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Determinism and the antiquated deontology of the social sciences

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Ballinger, Clint

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Abstract This article shows how the social sciences, particularly human geography, rejected hard determinism by the mid-twentieth century partly on the deontological basis that it is irreconcilable with social justice, yet this rejection came just before a burst of creative development in consequentialist theories of social justice that problematize a facile rejection of determinism on moral grounds, a development that has seldom been recognized in the social sciences. Thus many current social science and human geography views on determinism and social justice are antiquated, ignoring numerous common and well-respected arguments within philosophy that hard determinism can be reconciled with a just society. We support this argument by briefly tracing the parallel development of stances on determinism in the social sciences and the deontological-consequentialist debate in philosophy. The purpose of the article is to resituate social science and human geography debates on determinism and social justice within a modern ethical framework.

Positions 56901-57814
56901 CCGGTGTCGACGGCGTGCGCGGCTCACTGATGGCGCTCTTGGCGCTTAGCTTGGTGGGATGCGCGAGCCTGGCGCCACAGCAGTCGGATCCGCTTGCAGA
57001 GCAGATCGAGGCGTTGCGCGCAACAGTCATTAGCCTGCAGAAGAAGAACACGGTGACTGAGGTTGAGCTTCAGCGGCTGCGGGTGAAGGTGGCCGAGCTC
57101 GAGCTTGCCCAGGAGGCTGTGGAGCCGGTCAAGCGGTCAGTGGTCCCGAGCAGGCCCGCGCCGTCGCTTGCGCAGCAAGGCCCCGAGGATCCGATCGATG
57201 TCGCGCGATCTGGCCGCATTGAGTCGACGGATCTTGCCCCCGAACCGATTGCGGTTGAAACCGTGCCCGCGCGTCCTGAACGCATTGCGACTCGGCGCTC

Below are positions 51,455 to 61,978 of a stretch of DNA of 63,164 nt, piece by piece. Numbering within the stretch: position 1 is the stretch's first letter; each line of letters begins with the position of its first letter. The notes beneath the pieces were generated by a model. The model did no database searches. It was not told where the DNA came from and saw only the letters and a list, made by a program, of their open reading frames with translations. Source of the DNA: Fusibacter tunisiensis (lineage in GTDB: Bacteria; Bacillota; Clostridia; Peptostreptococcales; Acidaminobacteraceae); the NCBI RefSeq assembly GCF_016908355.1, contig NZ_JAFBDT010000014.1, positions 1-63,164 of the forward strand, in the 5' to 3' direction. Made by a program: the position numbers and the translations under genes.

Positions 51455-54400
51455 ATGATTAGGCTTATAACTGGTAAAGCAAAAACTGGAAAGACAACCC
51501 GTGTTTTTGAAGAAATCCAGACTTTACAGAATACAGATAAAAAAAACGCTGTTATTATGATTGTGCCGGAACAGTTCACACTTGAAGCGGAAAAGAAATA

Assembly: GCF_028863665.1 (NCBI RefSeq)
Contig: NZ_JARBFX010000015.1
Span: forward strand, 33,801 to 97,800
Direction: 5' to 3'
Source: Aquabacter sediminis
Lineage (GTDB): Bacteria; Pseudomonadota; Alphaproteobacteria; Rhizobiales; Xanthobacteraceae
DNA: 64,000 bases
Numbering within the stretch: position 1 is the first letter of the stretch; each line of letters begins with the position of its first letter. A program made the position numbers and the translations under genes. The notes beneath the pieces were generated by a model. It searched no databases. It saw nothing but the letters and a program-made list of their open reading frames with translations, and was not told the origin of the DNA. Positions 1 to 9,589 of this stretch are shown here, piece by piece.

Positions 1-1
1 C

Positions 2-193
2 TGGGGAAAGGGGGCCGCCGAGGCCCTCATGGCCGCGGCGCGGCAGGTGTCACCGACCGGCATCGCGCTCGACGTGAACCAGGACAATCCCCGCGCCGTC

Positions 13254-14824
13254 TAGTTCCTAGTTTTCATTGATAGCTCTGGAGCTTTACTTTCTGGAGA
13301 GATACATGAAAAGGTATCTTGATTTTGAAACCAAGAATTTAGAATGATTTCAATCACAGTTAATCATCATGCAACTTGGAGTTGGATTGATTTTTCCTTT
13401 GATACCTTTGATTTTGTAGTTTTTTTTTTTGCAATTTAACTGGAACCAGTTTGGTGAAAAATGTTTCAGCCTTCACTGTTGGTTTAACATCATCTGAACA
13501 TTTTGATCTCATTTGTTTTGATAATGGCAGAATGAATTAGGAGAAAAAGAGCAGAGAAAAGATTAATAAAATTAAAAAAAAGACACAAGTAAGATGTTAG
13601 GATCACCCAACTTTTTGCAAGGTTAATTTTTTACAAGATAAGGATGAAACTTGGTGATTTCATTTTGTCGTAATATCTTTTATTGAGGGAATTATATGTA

Keywords social science; philosophy; determinism; social justice; ethics; morality
Classification General Problems, History of the Social Sciences; Philosophy, Ethics, Religion
Free Keywords Philosophy of the Social Sciences; consequentialism; ethics; morals; biological determinism; environmental determinism
Document language English
Publication Year 2008
Page/Pages 26 p.
Licence Creative Commons - Attribution